However, she dismisses a direct link between OSCE presidency and a Swiss seat as non-permanent member in the top UN body in 2023/24.
The Swiss chairmanship will ideally defend the human commitments of the OSCE to ensure full respect for human rights, the promotion of democracy building and the rule of law, according to Greminger.
The government has earmarked just over CHF16 million ($18 million), including a contribution towards security costs for the organisation of an OSCE ministerial meeting in the city of Basel in December 2014.
Geneva will host one of three planned OSCE parliamentary assembly meetings next October.
The Swiss parliament is to discuss the proposal during the regular budget debate in December.
The cabinet appointed three senior foreign ministry officials to beef up Switzerland’s staff at the OSCE during the presidency.
Gérard Stoudmann and Angelo Gnädinger will act as special delegates for the Balkans and for the southern Caucasus region respectively. Fred Tanner was named advisor to the OSCE secretary general in Vienna.end of infobox
At a domestic level, Switzerland’s OSCE commitment does not appear to cause political opposition.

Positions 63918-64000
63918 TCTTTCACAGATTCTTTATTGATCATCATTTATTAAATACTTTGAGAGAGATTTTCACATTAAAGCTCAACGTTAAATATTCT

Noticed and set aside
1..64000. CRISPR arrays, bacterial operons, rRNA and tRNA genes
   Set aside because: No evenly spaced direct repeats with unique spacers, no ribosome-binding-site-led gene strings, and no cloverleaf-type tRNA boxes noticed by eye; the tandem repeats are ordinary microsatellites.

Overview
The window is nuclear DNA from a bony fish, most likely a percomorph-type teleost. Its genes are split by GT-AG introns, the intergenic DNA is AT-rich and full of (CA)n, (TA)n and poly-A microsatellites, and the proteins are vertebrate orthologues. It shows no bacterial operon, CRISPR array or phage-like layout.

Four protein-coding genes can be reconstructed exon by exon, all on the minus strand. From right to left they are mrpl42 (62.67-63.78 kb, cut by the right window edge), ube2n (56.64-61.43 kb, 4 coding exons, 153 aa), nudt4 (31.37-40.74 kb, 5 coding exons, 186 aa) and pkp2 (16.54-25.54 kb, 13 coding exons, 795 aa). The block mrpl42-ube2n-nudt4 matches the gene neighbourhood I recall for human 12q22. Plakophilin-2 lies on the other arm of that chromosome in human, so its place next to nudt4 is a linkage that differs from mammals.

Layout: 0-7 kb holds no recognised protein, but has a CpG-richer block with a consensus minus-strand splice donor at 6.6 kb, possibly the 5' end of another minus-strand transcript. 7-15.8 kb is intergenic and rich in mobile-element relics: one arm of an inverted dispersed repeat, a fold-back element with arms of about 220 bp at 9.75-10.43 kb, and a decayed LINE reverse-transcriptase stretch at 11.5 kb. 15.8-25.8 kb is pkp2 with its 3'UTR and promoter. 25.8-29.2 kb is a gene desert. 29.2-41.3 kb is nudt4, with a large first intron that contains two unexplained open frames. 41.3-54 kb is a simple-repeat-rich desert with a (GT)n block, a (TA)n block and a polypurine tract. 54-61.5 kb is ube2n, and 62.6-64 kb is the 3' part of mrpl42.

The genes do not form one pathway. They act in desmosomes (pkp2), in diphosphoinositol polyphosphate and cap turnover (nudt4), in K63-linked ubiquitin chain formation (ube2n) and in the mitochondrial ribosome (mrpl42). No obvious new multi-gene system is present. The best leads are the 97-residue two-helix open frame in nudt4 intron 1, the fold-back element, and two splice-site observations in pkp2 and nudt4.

Parliament has come out in favour of the OSCE chair and looks set to approve a CHF16 million ($18 million) financial contribution, according to Andreas Aebi, speaker of the foreign affairs committee in the House of Representatives.
“It is an important contribution of Switzerland for the greater good of the international community,” he says.
Aebi acknowledges the public image of the crisis-ridden OSCE has suffered over the past few years, but he stresses Switzerland’s reputation as a mediator in the world and the role of the organisation as election observer and promoter of democracy.
However, Aebi and his rightwing Swiss People’s Party are firmly opposed to the notion that the OSCE chairmanship should be a training camp to pave the way for a greater role of Switzerland in the UN.
For his part, security expert Nünlist cautions against linking the commitment for the OSCE and the candidacy for the exclusive 15-member UN body. After all a possible seat is ten years away, he points out.
He adds the Swiss foreign ministry is aware of the high expectations, the pitfalls and the opportunities of the OSCE chair.
Not least Switzerland has built up a reputation from its first OSCE presidency in 1996 as it led efforts to implement a peace agreement that brought an end the conflict in Bosnia-Herzegovina.